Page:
Howard Wilkinson's weekly chat about politics for 12/23, remembering William L. Mallory, Sr.



  Dayton, the sixth largest city in Ohio, has seen its industrial base decline dramatically over the decades. But the city has enacted new programs and policies to adapt to the new economy. Dayton also elected its new mayor last month, current City Commissioner Nan Whaley, who takes office in January. She joins us to talk about what she sees in the city’s future.

  The president’s approval rating is at an all-time low, Republican in-fighting, nervous Democrats running away from Obamacare, and both parties gearing up for 2014. Ken Rudin joins us for a look at the trials and tribulations taking place inside and outside the Beltway. If you like your Political Junkie, you can hear your Political Junkie. Period.

NPR's Mara Liasson

Nov 14, 2013

  Regular Morning Edition and All Things Considered listeners are familiar with the reporting of NPR National Political Correspondent Mara Liasson, who provides extensive coverage on the people and policies that shape our nation. In Cincinnati recently, Mara Liasson talked with WVXU’s Howard Wilkinson about covering politics in Washington, DC and beyond the Beltway. Ms. Liasson is speaking at the Montgomery Women’s Club Town Hall Lecture Series this evening.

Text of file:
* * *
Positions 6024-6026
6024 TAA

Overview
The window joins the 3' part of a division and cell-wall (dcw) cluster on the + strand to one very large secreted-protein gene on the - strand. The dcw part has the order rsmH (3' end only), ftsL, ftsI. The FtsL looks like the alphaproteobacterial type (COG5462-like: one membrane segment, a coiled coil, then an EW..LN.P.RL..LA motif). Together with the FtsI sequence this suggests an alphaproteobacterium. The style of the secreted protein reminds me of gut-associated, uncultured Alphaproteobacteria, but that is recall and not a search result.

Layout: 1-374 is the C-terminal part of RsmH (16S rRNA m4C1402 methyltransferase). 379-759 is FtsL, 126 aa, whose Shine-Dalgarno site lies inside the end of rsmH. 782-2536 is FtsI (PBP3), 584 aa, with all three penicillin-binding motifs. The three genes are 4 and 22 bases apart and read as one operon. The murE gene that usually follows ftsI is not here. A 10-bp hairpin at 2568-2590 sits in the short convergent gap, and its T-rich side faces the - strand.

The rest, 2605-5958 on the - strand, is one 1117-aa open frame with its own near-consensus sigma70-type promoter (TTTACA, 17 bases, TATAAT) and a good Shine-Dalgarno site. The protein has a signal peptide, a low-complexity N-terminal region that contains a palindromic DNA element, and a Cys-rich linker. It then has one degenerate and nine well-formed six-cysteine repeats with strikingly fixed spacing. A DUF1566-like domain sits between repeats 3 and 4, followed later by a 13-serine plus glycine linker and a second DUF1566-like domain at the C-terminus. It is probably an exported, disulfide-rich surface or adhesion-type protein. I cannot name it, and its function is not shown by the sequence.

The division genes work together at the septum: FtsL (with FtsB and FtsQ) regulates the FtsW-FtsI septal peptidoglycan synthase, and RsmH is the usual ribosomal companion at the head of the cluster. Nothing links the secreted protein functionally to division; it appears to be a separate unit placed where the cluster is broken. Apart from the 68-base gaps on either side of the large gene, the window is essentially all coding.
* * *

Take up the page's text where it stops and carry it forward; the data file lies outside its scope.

Political Junkie Ken Rudin is back with us again, post-government shutdown, pre-whatever the next big crisis will be. Immigration, Obamacare round two, budget negotiations, the holiday version, or something not yet on the radar. Tune in, share your thoughts, and see if you can answer Ken’s trivia question this month. And Ken is now online, visit his website or podcast.

Yes, Cincinnati has a costly and contentious mayor’s race going on.

Yes, there is a mob of 21 candidates scrambling to win one of nine seats on city council. And, yes, there are plenty of controversial issues, from the streetcar to the parking lease to the city’s woeful pension system, for the candidates to argue about.

And yet, the truth is, there are clear indications that Nov. 5 will see the lowest turnout election in Cincinnati in many a decade. Maybe ever.

And what is the particular tea leaf we can read that would lead us to this conclusion?